For those who don’t closely follow superhero movies and aren’t big Spider-Man fans, I imagine the reaction to seeing the title Spider-Man: Into the Spider-Verse can be a bit confusing or uninteresting. After all, since 2002 we’ve had three Spider-Man movies starring Tobey Maguire, two Spider-Man movies starring Andrew Garfield, and one Spider-Man movie starring Tom Holland (not to mention his supporting roles in other Marvel movies). That’s three Spider-Men in the span of 16 years, and it’s easy to glance at Spider-Verse and think, “Not another one!” if you don’t care about Spider-Man. But that would be a mistake, because Bob Persichetti, Peter Ramsey, and Rodney Rothman’s movie is able to deconstruct and rebuild the character in a way that feels loving and thoughtful while never being so esoteric that only Spidey fans can appreciate what they’ve crafted with their bright, dazzling, clever, and sweet new Spider-Man.
The story takes place in a multiverse where smart but lonely teenager Miles Morales (Shameik Moore) gets bitten by a radioactive spider and gains superpowers just in time to see his dimension’s Spider-Man die while trying to shut down a collider that will open up the multiverse. The original Spider-Man is successful, but not before a few Spider-People leak into Miles’ dimension including Peter B. Parker (Jake Johnson), an overweight and depressed Spider-Man who’s on the outs with his dimension’s Mary Jane, as well as Spider-Gwen (Hailee Steinfeld), Spider-Noir (Nicolas Cage), Peni Parker (Kimiko Glenn), and Spider-Ham (John Mulaney). To get these other Spider-People back to their dimensions, Miles needs to step up and learn to become Spider-Man, which means coming to terms with his doting father Jefferson (Brian Tyree Henry) and sweet but shady Uncle Aaron (Mahershala Ali).
The core of Into the Spider-Verse isn’t responsibility but expectations. For teenage Miles, he doesn’t know what’s expected of him and the kind of person he wants to be. Before he’s bitten by the spider, he just wants to flunk out of his prep academy so he can go back to his old school in Brooklyn, but the concept of expectations grow exponentially when he takes on the mantle of Spider-Man. Peter B. Parker serves as a mentor of sorts, but they’re both wrestling with expectations as Peter doesn’t know if he can handle having kids and the expectations of fatherhood. It’s wonderful that for a movie that brings a bunch of Spider-People together, it’s all about where we fit into the world. Rather than feeling less special that there are other Spider-People, Miles and Peter see that they’re not alone and they can handle greater challenges.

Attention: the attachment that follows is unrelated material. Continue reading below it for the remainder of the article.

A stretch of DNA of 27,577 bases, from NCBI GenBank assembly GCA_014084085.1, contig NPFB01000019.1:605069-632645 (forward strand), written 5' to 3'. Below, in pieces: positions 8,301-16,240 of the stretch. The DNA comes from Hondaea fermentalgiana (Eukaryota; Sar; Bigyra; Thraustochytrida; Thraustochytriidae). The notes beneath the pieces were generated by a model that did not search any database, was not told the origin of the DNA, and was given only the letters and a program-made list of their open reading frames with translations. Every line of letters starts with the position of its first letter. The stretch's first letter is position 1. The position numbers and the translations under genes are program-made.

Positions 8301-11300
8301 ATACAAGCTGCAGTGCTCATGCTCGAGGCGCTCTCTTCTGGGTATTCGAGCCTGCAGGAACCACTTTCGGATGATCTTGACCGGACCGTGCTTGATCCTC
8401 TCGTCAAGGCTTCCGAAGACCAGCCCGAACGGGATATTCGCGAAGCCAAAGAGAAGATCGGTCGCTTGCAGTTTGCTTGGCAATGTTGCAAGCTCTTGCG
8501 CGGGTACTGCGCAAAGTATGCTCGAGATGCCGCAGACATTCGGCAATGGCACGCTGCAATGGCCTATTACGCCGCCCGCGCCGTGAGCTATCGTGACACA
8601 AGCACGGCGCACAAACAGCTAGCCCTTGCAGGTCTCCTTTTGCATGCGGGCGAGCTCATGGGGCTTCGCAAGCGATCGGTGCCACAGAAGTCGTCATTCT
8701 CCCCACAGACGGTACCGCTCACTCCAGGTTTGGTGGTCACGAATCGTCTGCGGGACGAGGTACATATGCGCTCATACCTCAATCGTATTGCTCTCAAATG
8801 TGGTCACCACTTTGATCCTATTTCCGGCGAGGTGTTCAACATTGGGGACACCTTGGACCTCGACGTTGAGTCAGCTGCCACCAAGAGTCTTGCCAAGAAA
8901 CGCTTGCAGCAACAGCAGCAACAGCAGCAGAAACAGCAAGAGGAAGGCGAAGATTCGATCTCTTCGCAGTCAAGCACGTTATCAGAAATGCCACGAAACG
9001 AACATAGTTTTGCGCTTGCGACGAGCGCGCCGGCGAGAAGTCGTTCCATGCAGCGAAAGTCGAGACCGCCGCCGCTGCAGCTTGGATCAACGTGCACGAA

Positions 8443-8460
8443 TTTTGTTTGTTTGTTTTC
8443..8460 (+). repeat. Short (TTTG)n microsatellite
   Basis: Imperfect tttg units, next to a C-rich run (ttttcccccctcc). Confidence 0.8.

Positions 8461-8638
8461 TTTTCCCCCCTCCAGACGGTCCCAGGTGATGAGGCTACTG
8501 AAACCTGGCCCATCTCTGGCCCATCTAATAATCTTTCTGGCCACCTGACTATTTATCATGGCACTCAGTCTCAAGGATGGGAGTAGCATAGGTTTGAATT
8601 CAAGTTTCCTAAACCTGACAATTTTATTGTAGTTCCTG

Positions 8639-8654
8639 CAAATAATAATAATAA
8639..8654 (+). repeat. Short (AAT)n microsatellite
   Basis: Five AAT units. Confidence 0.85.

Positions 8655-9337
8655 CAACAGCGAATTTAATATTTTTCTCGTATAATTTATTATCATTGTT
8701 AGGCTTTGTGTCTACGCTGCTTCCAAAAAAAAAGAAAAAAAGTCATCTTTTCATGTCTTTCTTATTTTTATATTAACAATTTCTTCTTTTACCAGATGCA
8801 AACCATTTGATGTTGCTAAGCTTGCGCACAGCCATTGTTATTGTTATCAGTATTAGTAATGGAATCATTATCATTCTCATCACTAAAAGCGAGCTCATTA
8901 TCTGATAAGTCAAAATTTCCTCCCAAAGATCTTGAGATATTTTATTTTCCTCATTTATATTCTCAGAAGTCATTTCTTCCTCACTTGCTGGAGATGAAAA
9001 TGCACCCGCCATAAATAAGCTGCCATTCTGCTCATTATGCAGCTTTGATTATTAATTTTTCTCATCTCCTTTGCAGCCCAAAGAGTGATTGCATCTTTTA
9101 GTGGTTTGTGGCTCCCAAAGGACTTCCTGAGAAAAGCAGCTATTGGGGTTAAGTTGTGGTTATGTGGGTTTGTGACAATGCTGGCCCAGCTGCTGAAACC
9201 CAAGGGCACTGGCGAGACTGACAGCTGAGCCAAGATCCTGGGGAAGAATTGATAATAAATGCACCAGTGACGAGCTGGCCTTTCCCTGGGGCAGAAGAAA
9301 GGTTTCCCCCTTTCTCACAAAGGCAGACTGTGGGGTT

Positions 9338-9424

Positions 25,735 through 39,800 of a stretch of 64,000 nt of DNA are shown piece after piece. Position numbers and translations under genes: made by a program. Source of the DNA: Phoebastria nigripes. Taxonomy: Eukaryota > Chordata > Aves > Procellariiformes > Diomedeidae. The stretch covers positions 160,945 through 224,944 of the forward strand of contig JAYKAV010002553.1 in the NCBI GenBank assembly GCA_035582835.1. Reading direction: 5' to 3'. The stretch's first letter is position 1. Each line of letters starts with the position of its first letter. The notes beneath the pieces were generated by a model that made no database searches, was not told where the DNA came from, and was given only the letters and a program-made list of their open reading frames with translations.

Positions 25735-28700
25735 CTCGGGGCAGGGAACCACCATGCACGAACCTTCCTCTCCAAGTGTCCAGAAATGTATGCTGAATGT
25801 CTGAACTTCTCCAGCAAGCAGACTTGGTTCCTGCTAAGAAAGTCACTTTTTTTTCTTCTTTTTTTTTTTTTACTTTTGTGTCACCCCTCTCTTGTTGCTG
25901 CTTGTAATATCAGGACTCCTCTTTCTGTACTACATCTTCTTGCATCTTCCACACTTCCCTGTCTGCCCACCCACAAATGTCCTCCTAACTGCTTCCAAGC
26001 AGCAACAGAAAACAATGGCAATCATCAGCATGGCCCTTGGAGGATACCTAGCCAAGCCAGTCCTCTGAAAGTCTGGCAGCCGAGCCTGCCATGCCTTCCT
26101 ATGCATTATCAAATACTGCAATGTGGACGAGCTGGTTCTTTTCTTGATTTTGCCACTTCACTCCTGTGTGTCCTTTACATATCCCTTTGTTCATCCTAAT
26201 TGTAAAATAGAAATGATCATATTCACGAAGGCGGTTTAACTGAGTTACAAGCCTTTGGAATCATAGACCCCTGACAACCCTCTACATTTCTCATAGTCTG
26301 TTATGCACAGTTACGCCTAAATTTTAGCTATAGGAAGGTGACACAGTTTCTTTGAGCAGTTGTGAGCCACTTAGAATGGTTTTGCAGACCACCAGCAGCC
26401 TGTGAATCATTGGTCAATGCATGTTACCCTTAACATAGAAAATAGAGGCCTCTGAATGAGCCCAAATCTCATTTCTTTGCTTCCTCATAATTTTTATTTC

But Spider-Verse is so brash and confident that it never needs to just come out and voice its themes. Rather, it skillfully weaves its themes into a bold, colorful world where the plot may be to save the day, but the subtext and characters are what hook you. The directors and writers Rothman and Phil Lord know that no one wants to hear nerds preach about Spider-Man, and the best way to celebrate the character is to just tell a damn good story that illustrates what’s special about Spider-Man. Like Lord (and collaborator Chris Miller, who serves as a producer on the film) did with their previous movies, they take an idea that shouldn’t work—in this case, another Spider-Man universe to hook audiences—and instead turn out the best Spider-Man movie as well as one of the best superhero movies of 2018.
If you’re looking for a basis of comparison, the clearest one is The LEGO Batman Movie, which also used the self-awareness animation provides and smuggled in some of the sharpest observations of the character under the guise of just being a kids movie. In the hands of its filmmakers, Into the Spider-Verse shows Spider-Man as a great mythological figure of American storytelling. He’s a true everyman (not a billionaire or a super soldier) with real problems, but he sees it as his duty to help other people. From there, it’s all about how you play with the tropes, plotting, and motivations, but Spider-Verse has a blindingly clear read on the core character and what he means even if he might be an anime girl or a pig.
Special attention also must be paid to the animation, which is in a class all its own. While other studios have produced impressive animated movies this year, Sony Pictures Animation really broke the mold here, crafting a look that comes off like a comic book mixed with street art and acid. It’s not simply that the animation is “good”, but that it has a style all its own, and it’s only when a movie takes strides to look unlike anything else out there, you can’t help but sit up and take notice. Spider-Verse is a feast for the eyes, not just with the Easter eggs for Spider-Man fans, but how it harnesses its unique color palette and array of visual effects to create a superhero story that looks unlike anything else audiences have seen in theaters.
I had high hopes for Spider-Man: Into the Spider-Verse and the movie surpassed them. Having seen three different iterations of Spider-Man in the past 16 years, I assumed that Spider-Verse would be backed into a corner with its only cards to play being Miles Morales instead of Peter Parker and animation instead of live-action. Instead, it has surpassed the other Spider-Man movies by breaking down the character without ever losing sight of an entertaining, lovely story. If you feel like you’ve seen all the Spider-Man you can handle, just wait. You haven’t seen anything yet.